Nebraska, Midwest: The Flyover Zone By: Laura Winton

So here I am, on another bus, caught between the chemical smell of the bathroom and the jerks who got on in Des Moines at 5:00 am and talked all the way to Omaha – for 3 hours—and played their too-loud-for-that-hour-in-that-small-space music. And I realize that the problem with my accursed novel that I have been writing one year out of every ten for the last 30 years is that it isn’t what I had assumed it was about. It is about buses. All of the best, most interesting parts of it, are about buses.

And as I travel through Nebraska, another new state for me, as will be North and South Dakota, I realize why the coasters East and West think of this as the flyover zone. Because it all looks alike. Indiana bleeds into Illinois bleeds into Iowa into Nebraska and Kansas, as well it should, because the geography, the land, doesn’t recognize borders as they are drawn. It has its own natural borders and so part of Iowa bleeds into part of Minnesota. Pat of Missouri bleeds into part of Illinois. All the towns look virtually the same, from the red and brown brick buildings, the run down and dilapidated buildings, once manufacturing now left for dead in the “new economy” and in that way, even the man-made part of the landscapes seem to be linked, connected, even natural. This is how it is in this part of the country. Settlers, immigrants, whatever you think of them, built these towns and now that they have outworn their usefulness, the ones that can, leave. The bus depot in Lincoln is both garage and warehouse, put up with a large square multi-use aluminum building, one built not for any specific purpose. Generic. The area around the bus station looks just like Tomah, Wisconsin, with it’s one- and two-story generic motor lodges.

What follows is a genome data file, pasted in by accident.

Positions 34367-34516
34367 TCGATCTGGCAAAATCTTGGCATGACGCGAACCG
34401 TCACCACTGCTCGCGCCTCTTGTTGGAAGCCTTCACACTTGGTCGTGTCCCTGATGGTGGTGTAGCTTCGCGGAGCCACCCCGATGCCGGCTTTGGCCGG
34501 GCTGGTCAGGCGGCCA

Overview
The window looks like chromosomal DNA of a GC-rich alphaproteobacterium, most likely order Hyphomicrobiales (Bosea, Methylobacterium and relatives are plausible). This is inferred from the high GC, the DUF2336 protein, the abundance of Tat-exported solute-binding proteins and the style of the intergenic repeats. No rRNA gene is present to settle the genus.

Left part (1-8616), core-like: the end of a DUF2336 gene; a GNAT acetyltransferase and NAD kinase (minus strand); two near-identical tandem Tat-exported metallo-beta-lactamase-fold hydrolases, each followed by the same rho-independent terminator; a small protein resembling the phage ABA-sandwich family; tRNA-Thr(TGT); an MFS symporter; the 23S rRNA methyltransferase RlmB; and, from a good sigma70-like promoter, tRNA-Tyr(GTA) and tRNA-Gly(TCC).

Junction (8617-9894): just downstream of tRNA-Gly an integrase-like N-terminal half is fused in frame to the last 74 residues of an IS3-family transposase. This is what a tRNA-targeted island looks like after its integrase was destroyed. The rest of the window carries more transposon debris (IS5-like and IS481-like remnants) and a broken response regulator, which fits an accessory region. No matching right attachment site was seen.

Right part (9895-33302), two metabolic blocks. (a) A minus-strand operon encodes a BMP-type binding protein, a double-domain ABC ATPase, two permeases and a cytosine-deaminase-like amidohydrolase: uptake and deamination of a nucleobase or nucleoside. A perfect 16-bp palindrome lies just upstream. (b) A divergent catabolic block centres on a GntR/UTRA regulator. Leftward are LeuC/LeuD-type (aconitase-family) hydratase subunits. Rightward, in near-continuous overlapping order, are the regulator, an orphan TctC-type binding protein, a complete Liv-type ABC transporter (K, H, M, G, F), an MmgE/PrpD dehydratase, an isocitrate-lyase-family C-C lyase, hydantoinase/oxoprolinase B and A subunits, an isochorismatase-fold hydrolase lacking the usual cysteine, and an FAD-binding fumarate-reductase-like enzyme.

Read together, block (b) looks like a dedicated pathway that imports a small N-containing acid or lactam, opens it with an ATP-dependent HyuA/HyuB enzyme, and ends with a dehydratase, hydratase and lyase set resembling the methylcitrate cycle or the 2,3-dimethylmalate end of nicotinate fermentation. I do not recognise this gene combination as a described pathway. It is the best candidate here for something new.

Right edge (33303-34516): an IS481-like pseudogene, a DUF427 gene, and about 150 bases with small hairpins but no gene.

The bus depot in Omaha looks like the “new” bus station in Chicago, only smaller and slightly more dilapidated, but with the same metal seats and the same lockers. The Chicago station was built 20 years ago, and so is not really new anymore. But it replaced a much larger and more distinctive one, one that had Burger King and other restaurants inside and was actually pleasant to sit in. And so this bus station will always be the “new one” to me. The one that looks out of place amid all of the new condos built out of the old warehouses, and that will probably be driven out yet again within the next 10 years. People who can afford condos don’t want bus riff-raff wandering around their neighborhoods.
I remember when my parents sold their business and bought a half-acre of land in Florida, on which they put a double-wide mobile home. My mom used to say sarcastically, jokingly, and not without pride, “we’re trailer trash now.” People who can afford condos just off of downtown Chicago do not wait trailer trash or bus trash going through their trash.

I take a swig of soda as we get back onto interstate 80 westbound for Grand Island, Nebraska toward my ultimate destination, Albuquerque.

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